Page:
At some point I realized that I need this skill. When I first moved to Winnipeg, this wasn’t a problem because I didn’t know that many people.I could walk down Corydon with patio season in full swing and not recognize a single soul. After 12 years here, some school, a few jobs, it’s hard not to recognize someone. So I’m trying to embrace the opportunity to reconnect.  As I get older, it seems more difficult to carve out time to see everyone regularly. If a crazy, random happenstance is the only way I get to see people, I better learn to love it. If I can’t do regular small talk, maybe I can actually ask them how they are and listen to their response. Ironically, the more listening I do, the easier it is to find something to say.

 

Should I stay or should I go now?

Two close friends are moving away.  Aside from the same general direction (west) their situations are completely different. It’s an unfortunate reality of Winnipeg that friends and family leave all the time. Often the reason is for greater opportunity, whether its real or imagined. Sometimes it’s a change of scene. Every time someone I know moves away, I get that sense of not wanting to be left behind. And I second guess my reasons for staying. Every Winnipegger must have experienced this crisis. It’s a fundamental part of our identity as anything else. I don’t know anyone that hasn’t seriously thought about moving and/or has tried living somewhere else. In our city there is an ever present sense that there is something more. Something different, better, bigger, somewhere else. Maybe this is a human thing and it happens everywhere, but staying is as much of a decision as leaving is. People ask “Are you going to stay in Winnipeg?” the same way they ask “What do you want to be when you grow up?” with the expectation that it’s an inevitable decision. Do people do that in Vancouver or Toronto? Torontonians are always vaguely aware of other cities, but in a way where they haven’t thought about it much. They know they have everything so what does somewhere else have to offer? Winnipeg so often seems like a stop on the road to somewhere else. A great place to come from, but always a place to leave behind.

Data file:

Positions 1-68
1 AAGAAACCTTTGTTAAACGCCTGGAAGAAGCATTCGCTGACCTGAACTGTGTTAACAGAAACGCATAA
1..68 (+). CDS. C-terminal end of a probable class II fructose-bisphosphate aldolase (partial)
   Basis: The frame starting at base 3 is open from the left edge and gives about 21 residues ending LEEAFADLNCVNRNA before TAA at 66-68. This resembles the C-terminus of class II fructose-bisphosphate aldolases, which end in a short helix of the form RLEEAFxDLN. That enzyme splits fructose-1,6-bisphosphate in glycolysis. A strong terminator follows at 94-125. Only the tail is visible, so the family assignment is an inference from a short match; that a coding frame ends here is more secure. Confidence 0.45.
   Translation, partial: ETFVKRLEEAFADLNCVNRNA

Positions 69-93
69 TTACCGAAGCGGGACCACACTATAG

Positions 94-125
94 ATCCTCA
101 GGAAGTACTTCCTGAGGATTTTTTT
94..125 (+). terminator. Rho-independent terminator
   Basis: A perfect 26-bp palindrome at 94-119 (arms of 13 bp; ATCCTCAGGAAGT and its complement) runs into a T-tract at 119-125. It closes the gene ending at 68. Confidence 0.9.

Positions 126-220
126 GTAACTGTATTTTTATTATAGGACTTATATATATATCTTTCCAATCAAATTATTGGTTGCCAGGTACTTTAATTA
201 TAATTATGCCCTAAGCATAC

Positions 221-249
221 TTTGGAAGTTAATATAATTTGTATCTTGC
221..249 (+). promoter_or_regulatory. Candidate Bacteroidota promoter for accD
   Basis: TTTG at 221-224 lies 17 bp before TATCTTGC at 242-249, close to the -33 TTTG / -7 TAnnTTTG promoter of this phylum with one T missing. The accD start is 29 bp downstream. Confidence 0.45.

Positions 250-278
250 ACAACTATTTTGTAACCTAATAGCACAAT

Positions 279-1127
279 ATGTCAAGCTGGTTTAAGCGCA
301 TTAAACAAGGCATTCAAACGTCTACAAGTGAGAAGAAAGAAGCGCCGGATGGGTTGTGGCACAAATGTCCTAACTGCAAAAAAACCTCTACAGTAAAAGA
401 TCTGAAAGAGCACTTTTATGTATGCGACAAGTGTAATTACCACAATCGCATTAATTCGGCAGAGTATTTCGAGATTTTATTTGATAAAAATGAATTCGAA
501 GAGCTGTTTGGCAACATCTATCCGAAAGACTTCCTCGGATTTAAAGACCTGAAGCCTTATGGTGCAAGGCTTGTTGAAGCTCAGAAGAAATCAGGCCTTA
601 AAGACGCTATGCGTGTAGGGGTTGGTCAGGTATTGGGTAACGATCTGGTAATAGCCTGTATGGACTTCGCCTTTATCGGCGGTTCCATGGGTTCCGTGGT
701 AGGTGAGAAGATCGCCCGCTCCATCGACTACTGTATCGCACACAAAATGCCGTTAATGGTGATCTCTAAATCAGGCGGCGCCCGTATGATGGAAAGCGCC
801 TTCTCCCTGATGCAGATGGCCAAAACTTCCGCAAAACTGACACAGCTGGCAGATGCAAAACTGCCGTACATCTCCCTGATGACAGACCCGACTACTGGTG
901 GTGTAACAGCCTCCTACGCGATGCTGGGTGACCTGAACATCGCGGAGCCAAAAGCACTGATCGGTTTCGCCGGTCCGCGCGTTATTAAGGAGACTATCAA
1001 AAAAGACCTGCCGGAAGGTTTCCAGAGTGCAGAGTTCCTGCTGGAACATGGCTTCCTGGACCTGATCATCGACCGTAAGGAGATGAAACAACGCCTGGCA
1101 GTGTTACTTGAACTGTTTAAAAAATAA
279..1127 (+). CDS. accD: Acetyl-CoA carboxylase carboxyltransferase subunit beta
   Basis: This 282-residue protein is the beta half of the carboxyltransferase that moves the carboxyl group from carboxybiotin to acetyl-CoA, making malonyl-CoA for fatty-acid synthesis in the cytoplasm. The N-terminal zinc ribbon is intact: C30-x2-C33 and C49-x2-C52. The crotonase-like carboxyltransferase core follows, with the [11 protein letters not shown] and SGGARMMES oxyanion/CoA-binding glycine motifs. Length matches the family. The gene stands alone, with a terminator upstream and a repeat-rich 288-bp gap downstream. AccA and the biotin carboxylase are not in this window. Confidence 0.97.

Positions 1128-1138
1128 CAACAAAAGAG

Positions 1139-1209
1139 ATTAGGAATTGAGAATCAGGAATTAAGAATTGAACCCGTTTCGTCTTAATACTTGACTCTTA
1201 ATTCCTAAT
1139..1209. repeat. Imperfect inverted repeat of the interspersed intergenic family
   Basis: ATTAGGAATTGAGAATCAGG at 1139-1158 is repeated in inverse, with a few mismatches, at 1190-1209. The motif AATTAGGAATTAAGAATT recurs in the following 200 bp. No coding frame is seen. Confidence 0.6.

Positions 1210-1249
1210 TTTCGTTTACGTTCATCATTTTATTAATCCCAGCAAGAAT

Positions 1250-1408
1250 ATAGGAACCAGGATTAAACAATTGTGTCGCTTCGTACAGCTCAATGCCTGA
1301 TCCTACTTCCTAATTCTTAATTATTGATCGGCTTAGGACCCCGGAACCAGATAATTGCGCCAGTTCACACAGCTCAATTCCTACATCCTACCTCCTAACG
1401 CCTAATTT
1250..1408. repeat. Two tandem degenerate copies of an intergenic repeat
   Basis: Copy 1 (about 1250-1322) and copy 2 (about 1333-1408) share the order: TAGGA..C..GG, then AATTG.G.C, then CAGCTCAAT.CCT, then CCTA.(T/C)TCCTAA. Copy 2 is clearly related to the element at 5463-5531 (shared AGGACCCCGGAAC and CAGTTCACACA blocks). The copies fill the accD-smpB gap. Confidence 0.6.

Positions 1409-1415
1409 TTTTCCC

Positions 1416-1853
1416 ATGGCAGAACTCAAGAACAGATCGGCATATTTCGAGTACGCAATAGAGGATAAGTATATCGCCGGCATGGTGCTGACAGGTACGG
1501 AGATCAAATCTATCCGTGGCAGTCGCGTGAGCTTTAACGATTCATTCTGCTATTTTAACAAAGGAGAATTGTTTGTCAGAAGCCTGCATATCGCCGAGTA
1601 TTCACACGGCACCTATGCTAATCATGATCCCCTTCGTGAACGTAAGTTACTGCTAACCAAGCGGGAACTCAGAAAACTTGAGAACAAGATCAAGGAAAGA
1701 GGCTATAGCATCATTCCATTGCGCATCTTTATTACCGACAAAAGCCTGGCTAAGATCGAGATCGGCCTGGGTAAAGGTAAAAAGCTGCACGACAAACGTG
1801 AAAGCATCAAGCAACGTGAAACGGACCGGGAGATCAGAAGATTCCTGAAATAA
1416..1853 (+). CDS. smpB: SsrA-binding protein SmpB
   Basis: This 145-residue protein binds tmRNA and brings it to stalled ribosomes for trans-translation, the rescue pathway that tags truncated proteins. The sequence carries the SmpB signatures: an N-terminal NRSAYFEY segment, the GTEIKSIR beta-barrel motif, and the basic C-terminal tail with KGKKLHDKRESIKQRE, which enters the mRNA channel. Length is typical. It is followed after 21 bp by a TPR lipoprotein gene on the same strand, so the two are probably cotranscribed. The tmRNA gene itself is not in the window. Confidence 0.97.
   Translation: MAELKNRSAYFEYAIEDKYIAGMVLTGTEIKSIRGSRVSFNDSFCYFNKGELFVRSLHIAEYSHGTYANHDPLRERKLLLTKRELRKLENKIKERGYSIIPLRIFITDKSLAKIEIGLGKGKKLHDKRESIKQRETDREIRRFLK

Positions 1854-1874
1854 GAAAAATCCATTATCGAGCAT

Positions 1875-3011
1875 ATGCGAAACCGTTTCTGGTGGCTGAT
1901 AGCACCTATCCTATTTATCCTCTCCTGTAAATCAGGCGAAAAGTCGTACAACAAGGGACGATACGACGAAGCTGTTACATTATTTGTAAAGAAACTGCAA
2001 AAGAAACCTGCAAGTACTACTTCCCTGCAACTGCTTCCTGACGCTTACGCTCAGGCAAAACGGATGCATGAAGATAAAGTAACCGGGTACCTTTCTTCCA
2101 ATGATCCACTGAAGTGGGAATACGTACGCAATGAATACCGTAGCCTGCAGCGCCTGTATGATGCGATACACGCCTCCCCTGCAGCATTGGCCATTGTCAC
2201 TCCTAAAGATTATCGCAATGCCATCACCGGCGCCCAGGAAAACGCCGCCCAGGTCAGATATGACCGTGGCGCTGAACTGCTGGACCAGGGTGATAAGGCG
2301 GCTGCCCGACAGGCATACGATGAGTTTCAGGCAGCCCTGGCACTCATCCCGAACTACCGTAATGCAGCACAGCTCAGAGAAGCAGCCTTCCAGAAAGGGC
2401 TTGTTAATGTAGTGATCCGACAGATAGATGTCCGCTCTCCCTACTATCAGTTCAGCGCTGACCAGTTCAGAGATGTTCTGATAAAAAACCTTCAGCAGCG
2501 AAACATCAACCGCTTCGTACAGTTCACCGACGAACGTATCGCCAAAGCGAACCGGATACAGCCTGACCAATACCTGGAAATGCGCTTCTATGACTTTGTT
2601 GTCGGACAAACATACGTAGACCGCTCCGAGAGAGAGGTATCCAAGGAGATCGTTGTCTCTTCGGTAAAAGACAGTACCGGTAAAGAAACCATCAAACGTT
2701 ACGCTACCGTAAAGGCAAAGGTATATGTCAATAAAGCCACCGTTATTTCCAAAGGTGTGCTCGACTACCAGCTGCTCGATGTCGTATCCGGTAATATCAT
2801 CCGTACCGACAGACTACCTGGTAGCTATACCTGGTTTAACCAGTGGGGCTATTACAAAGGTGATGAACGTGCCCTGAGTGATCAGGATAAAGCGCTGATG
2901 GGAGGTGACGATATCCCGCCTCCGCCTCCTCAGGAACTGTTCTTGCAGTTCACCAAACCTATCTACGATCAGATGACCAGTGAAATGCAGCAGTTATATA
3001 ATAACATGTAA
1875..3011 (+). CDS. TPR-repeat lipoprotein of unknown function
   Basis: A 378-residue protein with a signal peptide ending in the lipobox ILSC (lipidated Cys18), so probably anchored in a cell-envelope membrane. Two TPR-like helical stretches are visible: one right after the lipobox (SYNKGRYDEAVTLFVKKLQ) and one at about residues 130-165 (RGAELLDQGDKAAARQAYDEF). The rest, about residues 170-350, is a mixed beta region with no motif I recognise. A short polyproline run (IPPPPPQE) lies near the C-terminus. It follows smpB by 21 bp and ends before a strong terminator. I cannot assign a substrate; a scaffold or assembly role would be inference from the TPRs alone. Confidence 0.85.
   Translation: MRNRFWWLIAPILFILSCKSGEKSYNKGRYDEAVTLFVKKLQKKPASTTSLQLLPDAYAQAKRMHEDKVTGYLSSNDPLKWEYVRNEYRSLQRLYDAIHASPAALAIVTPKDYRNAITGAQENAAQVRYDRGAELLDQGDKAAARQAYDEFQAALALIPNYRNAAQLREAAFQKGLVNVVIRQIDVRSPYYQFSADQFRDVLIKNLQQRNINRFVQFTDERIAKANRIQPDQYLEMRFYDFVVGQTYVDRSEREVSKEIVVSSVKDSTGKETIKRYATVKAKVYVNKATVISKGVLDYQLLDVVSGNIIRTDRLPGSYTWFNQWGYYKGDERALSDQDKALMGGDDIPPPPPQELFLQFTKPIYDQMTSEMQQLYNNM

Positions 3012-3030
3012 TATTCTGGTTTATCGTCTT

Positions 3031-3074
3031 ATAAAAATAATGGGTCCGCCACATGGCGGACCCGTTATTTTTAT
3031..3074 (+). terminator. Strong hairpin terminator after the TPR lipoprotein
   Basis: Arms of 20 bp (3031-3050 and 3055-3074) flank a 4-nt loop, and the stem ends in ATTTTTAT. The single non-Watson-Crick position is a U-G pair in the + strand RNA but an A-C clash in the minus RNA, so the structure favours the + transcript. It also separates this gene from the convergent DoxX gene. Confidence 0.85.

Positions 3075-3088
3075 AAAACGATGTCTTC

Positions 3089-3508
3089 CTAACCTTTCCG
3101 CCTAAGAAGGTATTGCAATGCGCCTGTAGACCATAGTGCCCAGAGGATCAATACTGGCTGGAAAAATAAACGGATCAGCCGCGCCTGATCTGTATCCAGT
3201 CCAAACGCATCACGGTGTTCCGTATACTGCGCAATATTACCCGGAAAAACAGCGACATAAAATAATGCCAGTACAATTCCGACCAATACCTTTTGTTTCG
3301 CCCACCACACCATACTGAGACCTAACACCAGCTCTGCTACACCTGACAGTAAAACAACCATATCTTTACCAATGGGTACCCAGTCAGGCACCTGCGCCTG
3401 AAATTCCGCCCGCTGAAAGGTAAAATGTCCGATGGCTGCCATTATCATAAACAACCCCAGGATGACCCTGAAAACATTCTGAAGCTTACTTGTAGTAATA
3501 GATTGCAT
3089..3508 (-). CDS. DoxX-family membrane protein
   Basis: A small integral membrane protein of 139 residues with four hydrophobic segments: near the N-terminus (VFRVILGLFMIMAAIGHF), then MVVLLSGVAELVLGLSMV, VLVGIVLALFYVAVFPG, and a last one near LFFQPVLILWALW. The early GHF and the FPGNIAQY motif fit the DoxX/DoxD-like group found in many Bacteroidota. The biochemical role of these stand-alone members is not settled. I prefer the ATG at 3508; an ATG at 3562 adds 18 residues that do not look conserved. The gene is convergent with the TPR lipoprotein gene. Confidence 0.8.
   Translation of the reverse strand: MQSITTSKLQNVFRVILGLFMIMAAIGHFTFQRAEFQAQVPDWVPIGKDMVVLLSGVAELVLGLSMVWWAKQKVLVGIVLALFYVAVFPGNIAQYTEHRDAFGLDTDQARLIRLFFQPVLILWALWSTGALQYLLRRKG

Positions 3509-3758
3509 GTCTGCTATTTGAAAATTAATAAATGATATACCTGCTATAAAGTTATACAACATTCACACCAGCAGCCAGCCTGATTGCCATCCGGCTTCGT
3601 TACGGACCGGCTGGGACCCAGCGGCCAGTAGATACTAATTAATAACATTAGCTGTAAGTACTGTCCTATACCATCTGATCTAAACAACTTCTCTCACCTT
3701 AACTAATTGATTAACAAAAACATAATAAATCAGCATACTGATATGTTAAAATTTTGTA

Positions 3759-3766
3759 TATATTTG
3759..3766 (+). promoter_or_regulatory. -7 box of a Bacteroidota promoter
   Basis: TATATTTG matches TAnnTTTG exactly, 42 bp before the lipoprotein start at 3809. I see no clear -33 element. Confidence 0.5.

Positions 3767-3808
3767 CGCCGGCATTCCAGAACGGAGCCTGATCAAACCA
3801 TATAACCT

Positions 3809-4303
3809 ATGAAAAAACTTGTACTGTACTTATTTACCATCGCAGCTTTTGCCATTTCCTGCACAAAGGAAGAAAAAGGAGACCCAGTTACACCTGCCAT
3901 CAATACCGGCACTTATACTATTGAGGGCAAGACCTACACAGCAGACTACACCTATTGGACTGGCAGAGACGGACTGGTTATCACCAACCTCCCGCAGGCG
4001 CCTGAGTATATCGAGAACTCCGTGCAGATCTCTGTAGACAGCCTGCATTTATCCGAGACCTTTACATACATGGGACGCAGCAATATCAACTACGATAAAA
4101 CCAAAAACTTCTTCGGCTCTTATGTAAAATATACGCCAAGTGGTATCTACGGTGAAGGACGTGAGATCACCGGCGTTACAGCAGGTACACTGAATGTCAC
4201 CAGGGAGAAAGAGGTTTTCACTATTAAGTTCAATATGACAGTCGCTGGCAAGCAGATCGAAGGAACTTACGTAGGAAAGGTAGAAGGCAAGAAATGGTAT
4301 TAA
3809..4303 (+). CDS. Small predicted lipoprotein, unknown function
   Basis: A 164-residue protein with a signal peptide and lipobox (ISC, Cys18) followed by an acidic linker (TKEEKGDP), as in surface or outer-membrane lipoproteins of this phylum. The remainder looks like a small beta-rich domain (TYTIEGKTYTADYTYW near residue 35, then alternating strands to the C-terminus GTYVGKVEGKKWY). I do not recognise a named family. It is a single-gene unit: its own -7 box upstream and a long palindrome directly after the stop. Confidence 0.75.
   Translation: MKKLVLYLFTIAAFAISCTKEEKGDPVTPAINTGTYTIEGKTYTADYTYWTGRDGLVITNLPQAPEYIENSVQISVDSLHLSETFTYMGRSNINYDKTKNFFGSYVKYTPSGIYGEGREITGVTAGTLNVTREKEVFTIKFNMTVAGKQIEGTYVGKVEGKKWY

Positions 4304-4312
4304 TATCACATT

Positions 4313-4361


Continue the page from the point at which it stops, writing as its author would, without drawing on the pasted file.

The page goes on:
This stepping stone aspect of Winnipeg seems to make it have a long reach for somewhere so small. I’ve heard stories of people traveling all over the world; Australia, Asia, Europe and almost inevitably, you bump into someone that has lived in Winnipeg. Every away Jets game has a healthy number of Jets jerseys and an obnoxiously loud TRUE NORTH shout in the national anthem. Sometimes even in games where the Jets aren’t playing. And the great thing is that all the expats from Winnipeg have a soft spot for it. We get shout outs all the time in pop culture, from actors who have filmed here, professional athletes, all kinds of people in every field. Even though we can’t be all things to all people, our people are all things. They expand our community so that across the world, no matter where you are, you can be sure you aren’t the only Winipegger living there.